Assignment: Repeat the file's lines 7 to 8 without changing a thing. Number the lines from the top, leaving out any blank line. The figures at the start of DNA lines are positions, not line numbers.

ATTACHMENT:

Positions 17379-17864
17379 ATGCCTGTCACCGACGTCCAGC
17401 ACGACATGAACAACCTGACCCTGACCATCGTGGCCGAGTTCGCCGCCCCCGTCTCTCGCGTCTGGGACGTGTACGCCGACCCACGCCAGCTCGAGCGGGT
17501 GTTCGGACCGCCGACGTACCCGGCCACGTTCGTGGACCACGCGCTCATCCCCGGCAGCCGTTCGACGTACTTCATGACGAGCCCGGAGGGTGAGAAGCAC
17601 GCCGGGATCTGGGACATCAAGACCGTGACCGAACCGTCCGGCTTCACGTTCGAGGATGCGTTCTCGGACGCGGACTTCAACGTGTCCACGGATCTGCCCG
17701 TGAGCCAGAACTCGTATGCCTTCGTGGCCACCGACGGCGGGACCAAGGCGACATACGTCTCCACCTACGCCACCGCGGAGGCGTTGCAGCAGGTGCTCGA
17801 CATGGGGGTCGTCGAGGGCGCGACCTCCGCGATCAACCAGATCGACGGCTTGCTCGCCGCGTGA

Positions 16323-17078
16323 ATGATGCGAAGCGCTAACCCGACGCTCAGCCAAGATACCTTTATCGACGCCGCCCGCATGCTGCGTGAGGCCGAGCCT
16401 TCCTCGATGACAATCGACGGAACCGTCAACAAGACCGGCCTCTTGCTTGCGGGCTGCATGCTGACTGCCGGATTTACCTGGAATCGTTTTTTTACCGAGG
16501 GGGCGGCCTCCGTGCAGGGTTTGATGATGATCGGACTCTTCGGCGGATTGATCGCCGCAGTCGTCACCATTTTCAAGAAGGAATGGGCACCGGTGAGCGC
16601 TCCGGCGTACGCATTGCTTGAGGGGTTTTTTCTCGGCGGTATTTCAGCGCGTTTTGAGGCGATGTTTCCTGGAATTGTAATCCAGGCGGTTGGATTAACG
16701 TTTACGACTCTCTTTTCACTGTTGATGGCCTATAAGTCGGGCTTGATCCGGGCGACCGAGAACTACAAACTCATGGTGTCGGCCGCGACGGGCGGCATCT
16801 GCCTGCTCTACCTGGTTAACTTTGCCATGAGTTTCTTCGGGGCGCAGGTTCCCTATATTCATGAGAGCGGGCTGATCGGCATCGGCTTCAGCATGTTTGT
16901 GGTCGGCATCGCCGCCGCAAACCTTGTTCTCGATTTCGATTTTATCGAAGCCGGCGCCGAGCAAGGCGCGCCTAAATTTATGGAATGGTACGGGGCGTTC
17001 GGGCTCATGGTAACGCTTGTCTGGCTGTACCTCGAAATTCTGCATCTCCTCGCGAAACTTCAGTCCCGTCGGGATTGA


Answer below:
17801 CATGGGGGTCGTCGAGGGCGCGACCTCCGCGATCAACCAGATCGACGGCTTGCTCGCCGCGTGA

Positions 16323-17078